Because Vedic society was God-centered, the permanent and the temporary dharma were in harmony; the members of each group executed their particular duties as service to God. As Krishna instructs Arjuna in the Bhagavad-gita [3.9]: “Work done as a sacrifice for Vishnu has to be performed, otherwise work binds one to this material world. Therefore, O son of Kunti, perform your prescribed duties for His satisfaction, and in that way you will always remain unattached and free from bondage.”

Now we can understand why it was so important for the Pandavas to rule: they were kshatriyas, and rulership was their dharma. Krishna states conclusively that it is far better to execute one’s own dharma imperfectly than that of another perfectly [Bg. 3.35].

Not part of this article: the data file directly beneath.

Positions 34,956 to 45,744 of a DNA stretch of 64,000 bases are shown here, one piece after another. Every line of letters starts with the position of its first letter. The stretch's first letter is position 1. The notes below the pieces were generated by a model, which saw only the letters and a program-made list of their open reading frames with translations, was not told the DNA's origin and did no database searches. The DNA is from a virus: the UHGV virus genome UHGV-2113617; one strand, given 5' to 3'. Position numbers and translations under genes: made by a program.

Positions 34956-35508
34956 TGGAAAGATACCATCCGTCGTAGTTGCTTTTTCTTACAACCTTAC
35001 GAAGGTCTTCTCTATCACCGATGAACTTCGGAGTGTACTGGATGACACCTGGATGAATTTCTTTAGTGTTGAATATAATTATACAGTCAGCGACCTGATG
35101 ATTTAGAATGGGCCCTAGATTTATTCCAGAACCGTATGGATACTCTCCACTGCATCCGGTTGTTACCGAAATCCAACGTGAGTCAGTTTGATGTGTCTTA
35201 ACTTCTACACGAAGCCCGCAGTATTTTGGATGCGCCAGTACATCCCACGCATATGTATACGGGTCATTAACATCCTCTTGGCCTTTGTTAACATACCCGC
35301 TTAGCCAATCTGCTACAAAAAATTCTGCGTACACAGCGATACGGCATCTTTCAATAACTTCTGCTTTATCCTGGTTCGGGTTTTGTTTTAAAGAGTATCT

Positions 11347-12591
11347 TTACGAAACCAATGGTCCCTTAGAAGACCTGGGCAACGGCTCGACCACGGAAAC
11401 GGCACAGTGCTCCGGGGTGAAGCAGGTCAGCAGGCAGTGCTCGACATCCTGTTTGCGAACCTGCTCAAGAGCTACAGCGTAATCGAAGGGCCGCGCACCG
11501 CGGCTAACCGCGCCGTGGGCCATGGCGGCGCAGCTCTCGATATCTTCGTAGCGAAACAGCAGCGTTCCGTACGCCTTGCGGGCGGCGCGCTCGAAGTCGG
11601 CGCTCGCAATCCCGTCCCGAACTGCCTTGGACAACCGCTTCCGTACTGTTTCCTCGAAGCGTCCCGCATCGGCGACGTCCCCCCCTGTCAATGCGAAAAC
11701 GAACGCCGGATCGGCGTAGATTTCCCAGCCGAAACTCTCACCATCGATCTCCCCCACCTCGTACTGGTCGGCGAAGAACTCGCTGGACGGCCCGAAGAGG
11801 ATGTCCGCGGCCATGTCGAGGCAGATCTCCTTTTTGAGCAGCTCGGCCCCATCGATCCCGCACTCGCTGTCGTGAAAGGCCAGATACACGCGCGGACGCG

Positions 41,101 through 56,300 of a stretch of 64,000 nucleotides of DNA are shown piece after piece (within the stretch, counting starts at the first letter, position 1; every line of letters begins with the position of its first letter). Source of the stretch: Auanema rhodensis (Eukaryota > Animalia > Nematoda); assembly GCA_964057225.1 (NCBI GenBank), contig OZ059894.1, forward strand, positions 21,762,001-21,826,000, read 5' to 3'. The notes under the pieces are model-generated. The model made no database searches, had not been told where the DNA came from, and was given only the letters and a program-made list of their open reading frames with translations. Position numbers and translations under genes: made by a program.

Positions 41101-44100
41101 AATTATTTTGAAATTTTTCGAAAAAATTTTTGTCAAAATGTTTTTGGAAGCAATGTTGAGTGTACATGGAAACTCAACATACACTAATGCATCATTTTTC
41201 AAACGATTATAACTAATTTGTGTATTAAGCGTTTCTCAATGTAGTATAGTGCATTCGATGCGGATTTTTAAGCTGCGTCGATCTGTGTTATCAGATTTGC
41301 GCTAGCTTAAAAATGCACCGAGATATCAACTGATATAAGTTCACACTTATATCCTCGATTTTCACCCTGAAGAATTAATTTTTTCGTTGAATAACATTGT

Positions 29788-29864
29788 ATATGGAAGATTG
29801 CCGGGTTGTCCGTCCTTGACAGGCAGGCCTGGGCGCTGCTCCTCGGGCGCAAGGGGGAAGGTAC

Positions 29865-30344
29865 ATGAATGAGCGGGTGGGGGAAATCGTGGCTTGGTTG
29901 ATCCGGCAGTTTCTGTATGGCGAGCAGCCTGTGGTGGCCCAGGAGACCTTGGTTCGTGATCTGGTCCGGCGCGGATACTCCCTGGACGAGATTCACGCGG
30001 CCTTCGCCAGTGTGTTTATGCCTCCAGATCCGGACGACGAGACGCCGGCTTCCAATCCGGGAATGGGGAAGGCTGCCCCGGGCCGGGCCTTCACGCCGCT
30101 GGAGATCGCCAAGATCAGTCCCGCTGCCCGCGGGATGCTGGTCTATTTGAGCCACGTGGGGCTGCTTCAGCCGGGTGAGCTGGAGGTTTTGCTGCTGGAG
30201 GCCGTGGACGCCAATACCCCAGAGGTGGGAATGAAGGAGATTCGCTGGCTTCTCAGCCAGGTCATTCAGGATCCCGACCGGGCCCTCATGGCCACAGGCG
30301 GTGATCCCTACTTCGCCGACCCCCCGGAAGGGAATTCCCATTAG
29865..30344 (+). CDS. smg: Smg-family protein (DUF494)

Moreover, in pursuing their dharma in relation to society, the Pandavas would also fulfill their dharma in relation to God. The Pandavas were great devotees of Krishna—so great that Krishna Himself, having descended into this world, played the part of their friend and kinsman. And Krishna wanted the pious and devoted Pandavas, rather than the impious and ungodly Kauravas, to rule. When the Kauravas remained obstinate in opposing the rights of the Pandavas, war became inevitable. Krishna tells Arjuna in the Bhagavad- gita [4.8] that He descends to earth to reestablish dharma. And in the great battle at Kurukshetra, which took place by Krishna’s will for that very purpose, the Pandavas were His chosen instruments.

Krishna Himself did not fight. The Kauravas objected that the Pandavas would have an unfair advantage if the all-powerful Lord fought on their side. Krishna therefore vowed that He would not personally take up arms and would participate strictly as a noncombatant, as the driver of Arjuna’s chariot.